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What Is an Intraperitoneal Injection?

By Jillian O Keeffe
Updated Feb 13, 2024
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The peritoneum is the membrane that lines the inside of the major body cavity holding the lower organs like the intestine. An intraperitoneal injection, therefore, is an injection that introduces liquid into the cavity surrounded by the membrane. Although this technique is most commonly used to inject animals like laboratory mice with medications, certain groups of people can also receive this form of injection. Generally these are people with cancer of the peritoneal area, which includes women with ovarian cancer.

A doctor can administer an injection in a variety of ways, but some techniques are more appropriate than others for different conditions. For example, an intramuscular injection, such as one given in the upper arm, is often used for administering vaccine injections. Injections directly into a vein can be useful for administering fluids, and injections under the skin also form a part of a doctor's injecting skills. Generally, however, intraperitoneal injections are not a route often used for administering these types of substances.

Inside the trunk of the human body is the peritoneal cavity. This is a space where various organs float around and are supported and protected by other parts of the trunk. Any medical procedure that involves placing a tool or a substance into this area can be described as intraperitoneal; therefore, an injection into the area is an intraperitoneal injection.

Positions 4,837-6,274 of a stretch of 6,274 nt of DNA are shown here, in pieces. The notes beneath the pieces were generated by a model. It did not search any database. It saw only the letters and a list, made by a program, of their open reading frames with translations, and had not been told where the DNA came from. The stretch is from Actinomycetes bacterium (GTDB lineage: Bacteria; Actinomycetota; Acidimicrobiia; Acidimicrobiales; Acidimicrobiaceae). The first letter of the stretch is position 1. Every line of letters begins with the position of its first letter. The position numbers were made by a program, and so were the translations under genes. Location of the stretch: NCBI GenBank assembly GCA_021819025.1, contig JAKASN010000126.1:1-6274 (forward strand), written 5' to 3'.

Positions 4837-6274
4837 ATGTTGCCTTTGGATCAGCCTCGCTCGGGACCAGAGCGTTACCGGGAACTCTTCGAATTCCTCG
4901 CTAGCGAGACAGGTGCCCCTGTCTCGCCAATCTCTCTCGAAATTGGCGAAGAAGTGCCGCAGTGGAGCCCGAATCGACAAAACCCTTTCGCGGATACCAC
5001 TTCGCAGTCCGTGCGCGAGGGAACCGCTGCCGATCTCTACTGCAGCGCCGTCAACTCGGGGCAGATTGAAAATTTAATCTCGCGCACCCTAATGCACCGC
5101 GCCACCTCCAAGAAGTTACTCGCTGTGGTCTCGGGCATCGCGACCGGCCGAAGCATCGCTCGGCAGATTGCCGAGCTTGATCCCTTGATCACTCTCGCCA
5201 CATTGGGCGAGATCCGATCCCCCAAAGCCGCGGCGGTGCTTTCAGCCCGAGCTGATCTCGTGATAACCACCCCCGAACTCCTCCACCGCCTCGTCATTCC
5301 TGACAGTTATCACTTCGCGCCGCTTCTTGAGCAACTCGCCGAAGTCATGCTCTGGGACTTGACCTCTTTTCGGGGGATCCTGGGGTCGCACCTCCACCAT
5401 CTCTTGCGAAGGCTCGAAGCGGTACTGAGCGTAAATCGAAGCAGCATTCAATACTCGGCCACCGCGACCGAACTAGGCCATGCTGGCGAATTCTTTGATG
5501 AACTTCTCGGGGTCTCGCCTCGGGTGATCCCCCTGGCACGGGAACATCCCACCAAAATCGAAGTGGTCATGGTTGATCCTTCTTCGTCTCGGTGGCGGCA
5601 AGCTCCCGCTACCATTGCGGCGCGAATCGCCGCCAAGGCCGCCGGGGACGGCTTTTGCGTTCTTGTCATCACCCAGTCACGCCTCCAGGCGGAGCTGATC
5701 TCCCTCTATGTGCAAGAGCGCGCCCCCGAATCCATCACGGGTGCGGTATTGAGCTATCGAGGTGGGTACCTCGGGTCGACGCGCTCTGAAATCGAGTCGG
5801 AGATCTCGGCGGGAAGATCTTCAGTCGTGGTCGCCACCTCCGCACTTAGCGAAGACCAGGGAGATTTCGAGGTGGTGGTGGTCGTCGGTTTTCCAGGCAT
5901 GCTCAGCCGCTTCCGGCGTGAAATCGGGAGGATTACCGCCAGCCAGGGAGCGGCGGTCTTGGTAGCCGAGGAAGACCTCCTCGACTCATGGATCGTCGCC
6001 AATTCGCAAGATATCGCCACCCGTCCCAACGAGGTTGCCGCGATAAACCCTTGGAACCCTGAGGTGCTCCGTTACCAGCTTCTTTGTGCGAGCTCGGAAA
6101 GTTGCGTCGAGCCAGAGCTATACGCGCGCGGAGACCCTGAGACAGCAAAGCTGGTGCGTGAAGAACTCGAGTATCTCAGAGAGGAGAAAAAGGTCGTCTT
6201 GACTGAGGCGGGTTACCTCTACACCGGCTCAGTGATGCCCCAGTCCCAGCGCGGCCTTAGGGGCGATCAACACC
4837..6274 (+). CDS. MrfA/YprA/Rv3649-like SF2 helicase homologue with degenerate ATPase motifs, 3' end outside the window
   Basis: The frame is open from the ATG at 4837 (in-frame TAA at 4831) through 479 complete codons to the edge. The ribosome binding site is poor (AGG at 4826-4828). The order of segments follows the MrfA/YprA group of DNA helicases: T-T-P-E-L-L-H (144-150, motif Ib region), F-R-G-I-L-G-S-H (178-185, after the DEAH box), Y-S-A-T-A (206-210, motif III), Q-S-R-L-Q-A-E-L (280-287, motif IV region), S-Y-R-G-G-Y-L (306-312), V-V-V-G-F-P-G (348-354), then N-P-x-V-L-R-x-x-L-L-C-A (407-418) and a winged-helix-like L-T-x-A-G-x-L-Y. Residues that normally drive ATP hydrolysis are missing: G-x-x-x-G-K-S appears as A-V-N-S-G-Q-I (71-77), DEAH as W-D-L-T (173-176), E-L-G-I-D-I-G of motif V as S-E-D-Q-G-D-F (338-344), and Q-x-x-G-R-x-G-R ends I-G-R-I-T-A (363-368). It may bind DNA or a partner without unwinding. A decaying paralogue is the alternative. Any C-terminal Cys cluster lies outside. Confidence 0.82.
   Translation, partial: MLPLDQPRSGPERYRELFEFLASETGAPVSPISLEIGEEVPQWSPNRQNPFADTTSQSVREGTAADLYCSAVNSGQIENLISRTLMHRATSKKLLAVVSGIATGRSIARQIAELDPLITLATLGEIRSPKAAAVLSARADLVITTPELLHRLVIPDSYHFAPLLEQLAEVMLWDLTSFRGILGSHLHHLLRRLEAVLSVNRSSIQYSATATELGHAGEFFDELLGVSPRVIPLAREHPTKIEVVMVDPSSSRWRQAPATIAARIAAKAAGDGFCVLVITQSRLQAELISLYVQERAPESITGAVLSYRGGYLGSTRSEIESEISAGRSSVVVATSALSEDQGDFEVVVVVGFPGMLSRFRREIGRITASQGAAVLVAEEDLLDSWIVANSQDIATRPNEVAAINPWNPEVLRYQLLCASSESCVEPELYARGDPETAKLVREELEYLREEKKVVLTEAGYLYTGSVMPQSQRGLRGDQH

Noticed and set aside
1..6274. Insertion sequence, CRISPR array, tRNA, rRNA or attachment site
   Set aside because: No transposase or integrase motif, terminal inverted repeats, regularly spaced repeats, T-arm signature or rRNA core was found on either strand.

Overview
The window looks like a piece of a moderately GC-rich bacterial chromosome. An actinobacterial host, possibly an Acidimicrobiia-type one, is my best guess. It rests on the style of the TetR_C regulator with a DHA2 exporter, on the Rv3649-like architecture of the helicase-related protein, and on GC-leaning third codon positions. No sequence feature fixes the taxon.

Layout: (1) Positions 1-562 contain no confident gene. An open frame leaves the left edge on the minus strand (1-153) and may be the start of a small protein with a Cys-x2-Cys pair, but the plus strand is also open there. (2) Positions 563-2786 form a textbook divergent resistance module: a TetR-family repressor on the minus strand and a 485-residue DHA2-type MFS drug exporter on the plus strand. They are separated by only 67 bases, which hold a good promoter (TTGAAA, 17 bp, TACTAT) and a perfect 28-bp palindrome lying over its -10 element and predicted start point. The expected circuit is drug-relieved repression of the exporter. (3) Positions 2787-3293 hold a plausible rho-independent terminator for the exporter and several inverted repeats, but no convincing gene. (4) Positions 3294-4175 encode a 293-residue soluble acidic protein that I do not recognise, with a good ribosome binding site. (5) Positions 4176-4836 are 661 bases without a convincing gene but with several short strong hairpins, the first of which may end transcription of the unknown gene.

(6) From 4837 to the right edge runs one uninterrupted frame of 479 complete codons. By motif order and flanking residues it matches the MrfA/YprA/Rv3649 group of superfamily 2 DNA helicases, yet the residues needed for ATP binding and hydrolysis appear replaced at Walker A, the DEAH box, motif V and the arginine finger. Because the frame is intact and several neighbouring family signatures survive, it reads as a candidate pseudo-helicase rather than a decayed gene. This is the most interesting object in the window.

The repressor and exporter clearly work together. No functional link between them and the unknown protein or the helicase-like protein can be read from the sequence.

Typically, when a doctor wishes to administer a substance, whether it is a medicine or a vaccine, the aim is to get the substance to the target area as soon as possible, in as efficient a manner as possible. Intravenous injections are the most effective way of delivering a substance into the blood, and consequently around the body, but they can be painful and require some skill. Injections through the skin, or into the muscle, are quick and simple techniques. An intraperitoneal injection, on the other hand, sends the substance into the peritoneal cavity. This, however, is only effective for treating problems in the peritoneal cavity itself.

Cancers of the organs inside the peritoneal cavity may spread to other nearby organs. In addition, the tumors may be inaccessible for chemotherapy drugs administered to other parts of the body such as through the veins. For these reasons, cancer treatment is the major use of an intraperitoneal injection technique. Ovarian cancer is one such cancer that may benefit from this type of drug delivery; other examples include cancers of the liver, pancreas or colon.

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